When We Dead Awaken Characters

  • Last updated on December 10, 2021

First produced: 1900

First published: Naar vi døde vaagner, 1899

Type of work: Drama

Type of plot: Psychological symbolism

Time of work: Nineteenth century

Locale: A coastal town of Norway

Characters DiscussedArnold Rubek

Arnold When We Dead AwakenRubek, a sculptor. At a mountain resort on the coast of Norway, Rubek and Maia, his wife, see Irene. In his youth, Rubek had found in Irene the perfect model, but he had turned away from her love. After leaving Irene, Rubek had stopped creating beautiful works in marble and made only concealed caricatures, with an animal’s face hidden behind the human one. Finding his life of ease with Maia intolerable, he goes with Irene in search of their lost love and finds death with her in the snow at the top of the mountain.

Irene von Satow

Irene von Satow, the inspiration for Rubek’s greatest work, Woman Awakening from the Dead on the Resurrection Day After the Sleep of Death. Irene tells Rubek that she is dead. She had meant to kill Rubek with a knife but decides to spare him when he tells her that he too has suffered. Although she tells him that he is already dead, she lures him to the mountaintop where they perish in the snow.

Maia Rubek

Maia Rubek, Rubek’s wife. She finds Ulfheim, a sportsman, intriguing and accompanies him on a hunting trip to the mountains.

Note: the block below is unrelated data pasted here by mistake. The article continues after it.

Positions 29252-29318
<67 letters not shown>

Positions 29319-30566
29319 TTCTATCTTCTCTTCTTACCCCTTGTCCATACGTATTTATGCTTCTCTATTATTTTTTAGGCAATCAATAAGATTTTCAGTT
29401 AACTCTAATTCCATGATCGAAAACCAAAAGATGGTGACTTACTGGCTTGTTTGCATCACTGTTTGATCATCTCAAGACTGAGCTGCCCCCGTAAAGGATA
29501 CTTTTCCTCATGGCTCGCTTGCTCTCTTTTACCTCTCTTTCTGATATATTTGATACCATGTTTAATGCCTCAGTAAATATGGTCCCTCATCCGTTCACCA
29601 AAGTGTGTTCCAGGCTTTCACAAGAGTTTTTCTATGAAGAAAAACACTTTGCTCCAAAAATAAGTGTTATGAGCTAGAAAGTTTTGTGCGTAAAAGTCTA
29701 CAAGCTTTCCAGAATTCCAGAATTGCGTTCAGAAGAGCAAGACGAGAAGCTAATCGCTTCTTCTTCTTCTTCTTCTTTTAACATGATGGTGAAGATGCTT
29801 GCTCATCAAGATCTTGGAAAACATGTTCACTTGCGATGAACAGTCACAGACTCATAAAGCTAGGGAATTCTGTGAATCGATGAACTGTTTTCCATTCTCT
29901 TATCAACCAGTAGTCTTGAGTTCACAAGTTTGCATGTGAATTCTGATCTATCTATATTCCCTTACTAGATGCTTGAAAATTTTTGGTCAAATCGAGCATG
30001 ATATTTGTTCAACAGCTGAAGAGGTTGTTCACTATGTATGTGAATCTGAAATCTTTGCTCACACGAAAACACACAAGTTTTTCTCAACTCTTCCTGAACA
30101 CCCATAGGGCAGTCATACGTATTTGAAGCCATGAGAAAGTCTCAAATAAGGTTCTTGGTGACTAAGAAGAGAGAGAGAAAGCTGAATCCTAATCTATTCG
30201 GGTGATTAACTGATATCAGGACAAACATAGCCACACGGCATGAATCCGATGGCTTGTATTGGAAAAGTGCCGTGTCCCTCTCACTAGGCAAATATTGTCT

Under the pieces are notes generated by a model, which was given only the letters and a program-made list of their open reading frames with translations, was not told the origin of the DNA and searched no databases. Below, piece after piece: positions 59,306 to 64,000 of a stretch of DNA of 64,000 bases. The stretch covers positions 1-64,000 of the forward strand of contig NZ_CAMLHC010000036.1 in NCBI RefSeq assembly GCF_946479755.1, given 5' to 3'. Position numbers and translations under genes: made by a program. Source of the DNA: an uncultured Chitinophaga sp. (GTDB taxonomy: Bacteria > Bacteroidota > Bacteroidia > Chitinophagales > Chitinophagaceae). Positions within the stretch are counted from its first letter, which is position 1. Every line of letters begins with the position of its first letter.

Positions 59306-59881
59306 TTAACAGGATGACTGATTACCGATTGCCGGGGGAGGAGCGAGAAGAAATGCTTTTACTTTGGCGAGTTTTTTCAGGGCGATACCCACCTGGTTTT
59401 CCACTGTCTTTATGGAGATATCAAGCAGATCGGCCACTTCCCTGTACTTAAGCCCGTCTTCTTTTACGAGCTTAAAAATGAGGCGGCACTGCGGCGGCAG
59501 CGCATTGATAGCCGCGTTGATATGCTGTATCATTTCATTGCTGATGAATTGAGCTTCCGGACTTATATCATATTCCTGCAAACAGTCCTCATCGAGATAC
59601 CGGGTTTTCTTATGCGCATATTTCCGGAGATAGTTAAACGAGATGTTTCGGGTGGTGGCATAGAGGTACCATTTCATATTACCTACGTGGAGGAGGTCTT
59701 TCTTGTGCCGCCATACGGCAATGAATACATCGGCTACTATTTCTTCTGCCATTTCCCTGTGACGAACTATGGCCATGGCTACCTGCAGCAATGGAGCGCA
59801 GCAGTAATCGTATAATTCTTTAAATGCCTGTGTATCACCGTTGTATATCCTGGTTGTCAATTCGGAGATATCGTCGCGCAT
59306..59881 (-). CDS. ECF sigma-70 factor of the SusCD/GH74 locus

Ulfheim

Ulfheim, a wealthy sportsman known as a bear-killer. After he and Maia quarrel on the snow-covered mountain, they are reconciled and tell each other of their youthful disappointments. Returning from the mountain, they meet Rubek and Irene going up toward the icy heights. Ulfheim warns them of the approaching storm.

A Sister of Mercy

A Sister of Mercy, a symbolic character. She watches Irene in each critical scene. At the end, she appears on the mountain, makes the sign of the cross, and wishes Rubek and Irene peace as they lie buried in the snow.

BibliographyDurbach, Errol. “Ibsen the Romantic”: Analogoues of Paradise in the Later Plays. Athens: University of Georgia Press, 1982. An exploration of the lingering presence of romantic elements in Ibsen’s later plays. Provides an interesting discussion of the relationship between man and woman in When We Dead Awaken.Holtan, Orley I. Mythic Patterns in Ibsen’s Last Plays. Minneapolis: University of Minnesota Press, 1970. A study of the mythic content in Ibsen’s last seven plays, the book offers valuable insights to beginners and to more experienced readers. The chapter on When We Dead Awaken is focused on the resurrection myth.Lyons, Charles R. Henrik Ibsen: The Divided Consciousness. Carbondale: Southern Illinois University Press, 1972. A study of how many of Ibsen’s protagonists are simultaneously drawn to a life of thought and one of sensuous experience. Good chapter on When We Dead Awaken.Meyer, Michael. Ibsen: A Biography. Garden City, N.Y.: Doubleday, 1971. A standard biography of Ibsen, it contains a chapter on When We Dead Awaken that is a good introduction to the play and a useful summary of various critical attitudes toward it.Weigand, Hermann J. The Modern Ibsen: A Reconsideration. New York: Henry Holt, 1925. Long a standard in Ibsen criticism, this volume covers each of the twelve last plays and presents a careful reading of Ibsen’s final drama.
Categories: Characters